The early effects of excluding sheep from high-level grasslands in the north Pennines.

Published online
18 Jan 1965
Content type
Journal article
Journal title
Journal of Applied Ecology

Welsh, D. & Rawes, M.

Publication language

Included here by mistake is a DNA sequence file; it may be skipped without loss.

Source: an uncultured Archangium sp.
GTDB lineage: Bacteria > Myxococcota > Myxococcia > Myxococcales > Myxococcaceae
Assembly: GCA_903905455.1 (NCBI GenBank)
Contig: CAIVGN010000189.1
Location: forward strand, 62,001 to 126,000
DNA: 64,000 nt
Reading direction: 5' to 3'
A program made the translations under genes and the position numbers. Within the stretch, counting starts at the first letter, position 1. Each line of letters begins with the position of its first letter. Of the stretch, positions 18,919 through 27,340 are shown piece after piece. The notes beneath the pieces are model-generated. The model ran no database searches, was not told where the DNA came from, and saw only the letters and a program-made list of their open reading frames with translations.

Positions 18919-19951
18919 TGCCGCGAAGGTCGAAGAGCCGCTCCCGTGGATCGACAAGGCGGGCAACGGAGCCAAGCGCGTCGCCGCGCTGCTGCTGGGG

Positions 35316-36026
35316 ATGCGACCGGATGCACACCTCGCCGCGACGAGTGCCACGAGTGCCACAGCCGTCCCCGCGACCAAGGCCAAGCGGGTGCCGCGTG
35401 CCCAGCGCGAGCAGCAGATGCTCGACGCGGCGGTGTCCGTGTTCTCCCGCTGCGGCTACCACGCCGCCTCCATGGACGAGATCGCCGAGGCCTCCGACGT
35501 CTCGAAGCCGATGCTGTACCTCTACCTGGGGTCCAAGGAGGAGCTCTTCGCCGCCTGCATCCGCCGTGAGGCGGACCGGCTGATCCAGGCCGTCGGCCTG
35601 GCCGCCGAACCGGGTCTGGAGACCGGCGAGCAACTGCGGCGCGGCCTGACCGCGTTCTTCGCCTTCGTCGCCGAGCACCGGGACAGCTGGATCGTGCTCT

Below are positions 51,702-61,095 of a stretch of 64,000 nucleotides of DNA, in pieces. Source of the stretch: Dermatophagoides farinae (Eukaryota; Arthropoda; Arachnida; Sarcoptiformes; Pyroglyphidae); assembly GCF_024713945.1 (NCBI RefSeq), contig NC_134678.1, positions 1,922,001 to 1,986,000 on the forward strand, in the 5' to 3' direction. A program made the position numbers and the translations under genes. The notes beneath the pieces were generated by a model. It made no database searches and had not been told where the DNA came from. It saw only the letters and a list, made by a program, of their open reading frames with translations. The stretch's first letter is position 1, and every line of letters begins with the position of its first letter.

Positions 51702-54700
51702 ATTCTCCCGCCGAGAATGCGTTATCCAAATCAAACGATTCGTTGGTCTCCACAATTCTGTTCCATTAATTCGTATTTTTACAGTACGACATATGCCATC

The effects of exclosure for 7 years on the botanical composition of 3 high-altitude Pennine grasslands were assessed by using vertical-pomi-quadrat analysis and measuring herbage yield. One site, Knock Fell, at 2450 ft alt., was on limestone soil and carried Agrosto-Festucetum rich in species ; the other 2 sites, Little Dun Fell at 2750 ft alt. and Hard Hill at 2250 ft alt., were on more acidic soils with Festuceta poor in species. At all sites, bryophytes, lichens and flowering plants other than grasses decreased in the absence of grazing. Nardus stricta and Juncus squarrosus, which are unpalatable to sheep, also declined markedly, but Deschampsia flexuosa increased notably. The number of species fell most (83-67 spp.) on Knock Fell, but the frequencies of Agrostis tenuis[Agrostis capillaris], D. cespitosa, Festuca rubra and Achillea millefolium increased. The standing crops after 7 years and after 1 season of exclosure were compared by harvesting with hand shears in Aug. The difference was least at Little Dun Fell, where it was only 18 g DM/m2. Hard Hill was intermediate. On Knock Fell the 7-year crop was 218 g/m2 whereas the 1-season crop was 123 g/m2. This increase was produced mainly by fine-leaved grasses. A further cut at soil-level showed that the layer of stubble and litter was greater after 7 years of exclosure than in the grazed sward. The largest increase was on Little Dun Fell, where the slowest rate of decomposition would be expected. The effect of exclosure on the rare species of Pennine grasslands depends on their position in the succession; some can exist only where grazing restricts their potential competitors, whereas others may be excluded by grazing. F. s.-R.B.

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